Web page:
This article connects two locations and a lot of people.The general rule I have for myself and this blog is to avoid taking names of people and places as much as I can. So there wont be many details in this one πŸ™‚

A month ago or so, I missed getting into international headlines by may be a few inches. May be they would have read something like, Graduate student from India killed in a road crash. Fast forward few weeks, come across the world to the east and I meet with a road traffic accident. I don’t fancy describing the way I fell and the details.They are really not joy spreading things to write about. But my life definitely flashed across my mind. I thought God! this is it! Am dead! Crashing into a side walk at one of the busiest junctions of a city, definitely wasn’t the most pleasurable thing.

Standing on a busy road with blood all over my feet and bruises all across my joints, I felt strong! For the intensity with which I fell, I was to surely die. But I didn’t. When I was able to reach the hospital and I sat in the casualty room , I was beaming with joy to have survived it. But once the excitement of survival died, I realized how horrible the pain was.

One nurse goes about with the typical first aid measures. In comes another to take down my details. There is a lady standing close by to my bed, attending to her elderly mother in law on the next bed. The nurse asked me a series of questions. I told her I am a physical therapist. The minute this lady heard me mention it, she sprang to her feet and came by my bed. She began asking me how I fell and then moved on to explain her problem to me. She was about 50 years old and from the way she explained her problem, I understood she had heel pain. The nurse was working on my foot and I go on talking to her about her problem and what could give her relief. Fifteen minutes later I am fit to leave to home and this lady pats my head and tells me that she was trying to keep me busy! Her heel pain is celebrating it’s fifth anniversary this month and like it’s commonly said, ” A veteran patient is better than an experienced doctor!” She knew quite a lot about her problem. I remember her smiling at me when I was telling her how to feel better! Now I understand why she was smiling at me πŸ™‚

Her presence of mind in trying to make me feel comfortable in pain and her warm smile left me dumbstruck.She patted my head affectionately and left. She didn’t erase my pain. She just comforted me in my pain by the best way she could. I never asked her name. I don’t think I will ever see her. But she will always be around in my life with the wonderful example she set for caring and affection. May be another, Maria who I might never see in my life again.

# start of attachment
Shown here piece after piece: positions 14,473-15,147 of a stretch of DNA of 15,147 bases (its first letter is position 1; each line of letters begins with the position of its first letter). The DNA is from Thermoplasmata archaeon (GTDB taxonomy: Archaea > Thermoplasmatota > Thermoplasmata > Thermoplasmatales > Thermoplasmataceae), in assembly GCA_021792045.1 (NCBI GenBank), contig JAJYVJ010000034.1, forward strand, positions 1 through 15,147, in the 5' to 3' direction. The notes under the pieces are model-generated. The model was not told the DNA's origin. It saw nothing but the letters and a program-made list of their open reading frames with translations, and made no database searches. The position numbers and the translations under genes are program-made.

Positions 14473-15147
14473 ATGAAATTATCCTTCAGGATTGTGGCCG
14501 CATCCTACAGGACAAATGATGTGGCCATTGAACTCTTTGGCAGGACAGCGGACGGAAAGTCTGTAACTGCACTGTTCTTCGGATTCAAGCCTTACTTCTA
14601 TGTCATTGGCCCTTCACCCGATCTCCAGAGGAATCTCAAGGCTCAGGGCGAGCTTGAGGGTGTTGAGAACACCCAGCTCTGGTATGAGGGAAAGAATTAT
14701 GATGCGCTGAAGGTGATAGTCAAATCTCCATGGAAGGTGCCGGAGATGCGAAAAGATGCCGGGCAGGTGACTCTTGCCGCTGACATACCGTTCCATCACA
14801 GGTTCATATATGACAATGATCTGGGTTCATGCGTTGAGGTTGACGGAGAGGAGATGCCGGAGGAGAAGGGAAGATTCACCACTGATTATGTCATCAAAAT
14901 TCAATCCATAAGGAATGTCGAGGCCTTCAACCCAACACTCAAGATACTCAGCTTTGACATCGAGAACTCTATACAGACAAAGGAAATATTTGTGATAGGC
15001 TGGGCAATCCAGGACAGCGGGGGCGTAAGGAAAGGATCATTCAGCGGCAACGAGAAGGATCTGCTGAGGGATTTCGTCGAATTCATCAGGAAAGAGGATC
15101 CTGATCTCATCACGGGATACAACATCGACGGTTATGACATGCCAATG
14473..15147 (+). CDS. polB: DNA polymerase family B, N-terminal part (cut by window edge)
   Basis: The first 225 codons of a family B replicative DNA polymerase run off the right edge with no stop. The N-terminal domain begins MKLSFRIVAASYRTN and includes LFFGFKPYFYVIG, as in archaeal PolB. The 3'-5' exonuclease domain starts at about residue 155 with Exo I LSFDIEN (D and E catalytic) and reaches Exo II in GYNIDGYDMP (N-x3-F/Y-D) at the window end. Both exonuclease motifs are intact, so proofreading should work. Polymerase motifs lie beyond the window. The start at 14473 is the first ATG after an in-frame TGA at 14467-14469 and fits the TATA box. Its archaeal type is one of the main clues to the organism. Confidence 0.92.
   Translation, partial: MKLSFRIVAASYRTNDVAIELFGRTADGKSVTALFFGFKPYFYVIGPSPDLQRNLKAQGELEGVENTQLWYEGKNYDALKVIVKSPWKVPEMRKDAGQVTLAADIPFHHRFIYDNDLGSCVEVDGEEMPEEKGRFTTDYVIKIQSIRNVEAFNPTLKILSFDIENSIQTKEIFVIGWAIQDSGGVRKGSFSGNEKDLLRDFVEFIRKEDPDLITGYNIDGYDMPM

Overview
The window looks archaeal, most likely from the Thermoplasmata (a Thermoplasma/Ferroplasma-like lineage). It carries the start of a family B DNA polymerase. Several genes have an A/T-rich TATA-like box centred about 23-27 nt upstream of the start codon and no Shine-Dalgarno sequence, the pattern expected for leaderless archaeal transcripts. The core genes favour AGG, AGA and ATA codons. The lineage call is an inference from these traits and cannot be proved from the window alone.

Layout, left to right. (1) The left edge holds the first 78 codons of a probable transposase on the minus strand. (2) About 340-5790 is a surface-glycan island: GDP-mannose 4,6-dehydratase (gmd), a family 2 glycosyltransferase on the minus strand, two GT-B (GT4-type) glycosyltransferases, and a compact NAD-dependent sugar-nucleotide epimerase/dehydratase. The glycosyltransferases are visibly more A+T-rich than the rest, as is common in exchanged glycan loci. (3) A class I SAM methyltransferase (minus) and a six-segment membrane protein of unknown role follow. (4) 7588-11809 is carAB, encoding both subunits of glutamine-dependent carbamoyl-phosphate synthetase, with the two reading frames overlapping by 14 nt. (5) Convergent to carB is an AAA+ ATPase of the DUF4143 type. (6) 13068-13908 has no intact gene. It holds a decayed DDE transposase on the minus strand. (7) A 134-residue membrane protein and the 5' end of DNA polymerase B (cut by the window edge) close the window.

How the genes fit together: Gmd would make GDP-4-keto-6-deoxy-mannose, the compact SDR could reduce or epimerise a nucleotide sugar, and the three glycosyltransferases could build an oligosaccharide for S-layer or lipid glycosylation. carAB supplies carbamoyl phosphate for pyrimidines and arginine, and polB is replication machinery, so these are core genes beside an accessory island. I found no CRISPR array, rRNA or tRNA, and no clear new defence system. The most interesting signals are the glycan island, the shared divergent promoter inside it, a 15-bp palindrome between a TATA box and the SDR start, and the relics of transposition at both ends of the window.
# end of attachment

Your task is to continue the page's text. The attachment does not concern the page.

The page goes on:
I have heard life and death being discussed quite a lot before. There are too many opinions, theories and reasons that are given when it comes to death. Theories and opinions apart, the minute I was able to stand up, pick up my phone and call my people, I realized one thing which I will remember for the rest of my life.

To count my blessings and thank my people who pray for me each day. Ask me to name the God they pray to! I don’t think I have any names to give. They believe in goodness of human life and in counting their blessings when kindness crosses their lives. They believe in smiling at each pain and saying this is God’s will to make them strong. I gather my strength from them, and lead my life by the examples they’ve set for me.

Some incidents are the most humbling experiences in the world. In the span of two months, I have experienced two such incidents. And when my life flashed in front of me, it was worth all the watching πŸ™‚


3 thoughts on “NIDIA 8

  1. Padmini says:

    Hey Anu, πŸ™‚ Thank you. All that I write is what I learn from Life. Well the foundations for the learning lie with what I have been exposed to in life. I am glad I see problems around me πŸ™‚


  2. Pranitha says:

    This reminded me of a story Padmini garu..Once there was a contest…the purpose of the contest was to find the most caring child. The winner was a four year old child whose next door neighbor was an elderly gentleman who had recently lost his wife. Upon seeing the man cry, the little boy went into the old gentleman’s yard, climbed onto his lap, and just sat there. When his mother asked him what he had said to the neighbor, the little boy said, “Nothing, I just helped him cry.”
    Similar to your real life incident…compassion, caring aren’t big tasks….few words…small acts heal wounds faster


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